The mean RF on CMR was 15.1±9.9% and was not significantly different between patients undergoing XT or non-XT valve implantation (14.6±7.4% vs 15.6±11.4, p=0.70, for non-XT and XT valve prosthesis patients, respectively). In addition, no significant difference was found between valve sizes (RF 15.5±11.2% vs 15.0±9.1%, p=0.90, for 23 and 26 mm prostheses, respectively) and transapical versus transfemoral TAVI approach (RF 12.5±5.7 vs 15.8±10.6%, p=0.30). The severity of AR on CMR was not correlated with patients’ age (r=−0.018; p=0.89) and preprocedural mean pressure gradient on TTE (r=−0.04; p=0.77).
Agreement between CMR and TTE
In patients with absent or minimal AR on CMR, TTE overestimated the severity of AR in one-third of patients. All misclassified patients were diagnosed to have mild AR by TTE. More importantly, however, TTE underestimated the degree of AR in those patients presenting with moderate AR on CMR. In fact, out of 16 patients with CMR-diagnosed AR, only 3 were correctly classified by TTE (table 3, figure 3). This resulted in a rate of detection of moderate AR by TTE of only 19%.
To our best knowledge, this is the first study to directly compare AR severity assessment by TTE and CMR in a sizeable group of patients who underwent TAVI. The results demonstrate considerable discrepancies between CMR and TTE in quantifying AR severity in this special setting. It is concerning that TTE underestimated the degree of AR in most patients with moderate AR on CMR and had a sensitivity of detecting more than mild AR of only 19%.
The limited accuracy of TTE in quantifying AR after TAVI is of particular clinical interest since postprocedural AR assessment is currently mostly based on echocardiographic measurements. Although the adverse prognostic impact of moderate or severe postprocedural AR has been described, some studies have also demonstrated that postprocedural AR may have a significant adverse impact on long-term outcome even if it is only mild.3–5 ,26 ,27 While the definitive reasons for these findings remain insufficiently understood, it is hypothesised that a hypertrophied LV that has been exposed to long-term pressure overload may not be able to adapt quickly to volume overload.4 Previous TTE-based studies have suggested that even mild postinterventional AR may be clinically detrimental,7 a finding that is difficult to explain physiologically. Based on the results of the current study, one may speculate that at least part of these patients with AR classified as mild may in fact have had at least moderate AR, which could help explain their worse clinical outcome.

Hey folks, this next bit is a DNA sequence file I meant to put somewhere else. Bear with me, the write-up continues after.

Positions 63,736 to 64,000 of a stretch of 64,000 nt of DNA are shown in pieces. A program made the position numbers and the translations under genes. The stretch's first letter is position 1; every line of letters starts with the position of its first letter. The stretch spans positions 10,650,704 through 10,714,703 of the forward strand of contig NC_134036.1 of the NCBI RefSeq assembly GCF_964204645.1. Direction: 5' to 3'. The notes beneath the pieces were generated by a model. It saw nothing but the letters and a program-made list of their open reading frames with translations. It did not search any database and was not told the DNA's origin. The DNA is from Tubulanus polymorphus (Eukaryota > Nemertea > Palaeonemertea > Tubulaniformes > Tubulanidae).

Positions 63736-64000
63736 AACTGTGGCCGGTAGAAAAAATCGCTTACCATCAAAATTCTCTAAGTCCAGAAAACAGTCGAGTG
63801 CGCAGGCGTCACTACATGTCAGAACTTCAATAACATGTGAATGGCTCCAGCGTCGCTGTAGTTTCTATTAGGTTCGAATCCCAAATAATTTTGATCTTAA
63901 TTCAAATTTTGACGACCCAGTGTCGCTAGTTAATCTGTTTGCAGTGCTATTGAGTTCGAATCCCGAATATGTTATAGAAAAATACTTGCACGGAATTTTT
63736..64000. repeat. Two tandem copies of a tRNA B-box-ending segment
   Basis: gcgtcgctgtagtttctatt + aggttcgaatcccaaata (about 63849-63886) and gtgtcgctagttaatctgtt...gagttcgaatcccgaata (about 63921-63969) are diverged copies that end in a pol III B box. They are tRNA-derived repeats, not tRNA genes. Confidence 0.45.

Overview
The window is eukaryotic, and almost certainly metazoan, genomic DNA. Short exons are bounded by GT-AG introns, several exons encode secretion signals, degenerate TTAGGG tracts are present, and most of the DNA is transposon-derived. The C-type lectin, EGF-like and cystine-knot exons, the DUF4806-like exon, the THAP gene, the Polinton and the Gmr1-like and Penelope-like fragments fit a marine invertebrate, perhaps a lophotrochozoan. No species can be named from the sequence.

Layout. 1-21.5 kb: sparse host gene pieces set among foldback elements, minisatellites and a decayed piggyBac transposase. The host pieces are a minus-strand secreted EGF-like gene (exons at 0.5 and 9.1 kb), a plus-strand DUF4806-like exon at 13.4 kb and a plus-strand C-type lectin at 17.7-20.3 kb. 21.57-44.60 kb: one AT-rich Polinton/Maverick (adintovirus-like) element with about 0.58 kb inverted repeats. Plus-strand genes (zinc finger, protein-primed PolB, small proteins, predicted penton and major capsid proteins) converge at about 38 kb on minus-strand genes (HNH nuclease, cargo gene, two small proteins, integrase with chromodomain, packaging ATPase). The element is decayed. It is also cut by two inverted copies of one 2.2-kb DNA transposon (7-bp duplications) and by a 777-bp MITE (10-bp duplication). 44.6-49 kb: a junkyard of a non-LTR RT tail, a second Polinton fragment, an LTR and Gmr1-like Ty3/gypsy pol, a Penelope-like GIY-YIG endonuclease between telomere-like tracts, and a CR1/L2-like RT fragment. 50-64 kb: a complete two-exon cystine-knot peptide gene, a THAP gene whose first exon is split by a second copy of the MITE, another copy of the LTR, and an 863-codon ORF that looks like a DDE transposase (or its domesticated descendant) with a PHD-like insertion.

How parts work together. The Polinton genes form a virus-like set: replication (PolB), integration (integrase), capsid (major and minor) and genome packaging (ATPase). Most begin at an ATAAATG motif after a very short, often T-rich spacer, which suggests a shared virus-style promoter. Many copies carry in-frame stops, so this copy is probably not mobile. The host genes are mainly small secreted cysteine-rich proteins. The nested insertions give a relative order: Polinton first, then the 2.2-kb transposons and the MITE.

The reasons for the limited accuracy of TTE in quantifying AR after TAVI could be related to poor acoustic windows with reduced image quality in some of the elderly patients, the eccentricity of paravalvular AR jets and the difficulty to deal with multiple paravalvular leaks diverging into different directions into the LV outflow tract. In this setting, CMR appears to be a very attractive alternative. Quantification of forward and backward flow in the ascending aorta with calculation of the RF is not affected by the above-described specific phenomena occurring at the valve level and in the LV. It may therefore be considered the gold standard and should be considered for prospective studies in the field of TAVI. Unfortunately, some difficulties to integrate CMR in large multicentre trials or registries are obvious. CMR is still not ubiquitously available and is resource intensive. In addition, we demonstrated that in this particular group of elderly patients a considerable proportion may not tolerate CMR well. This is due to general physical discomfort in the scanner, anxiety and the relatively long duration of the examination. In addition, previous research has indicated that severity of AR may be dynamic,7 thus requiring repeated follow-up investigations, which are logistically challenging using CMR for the reasons discussed above.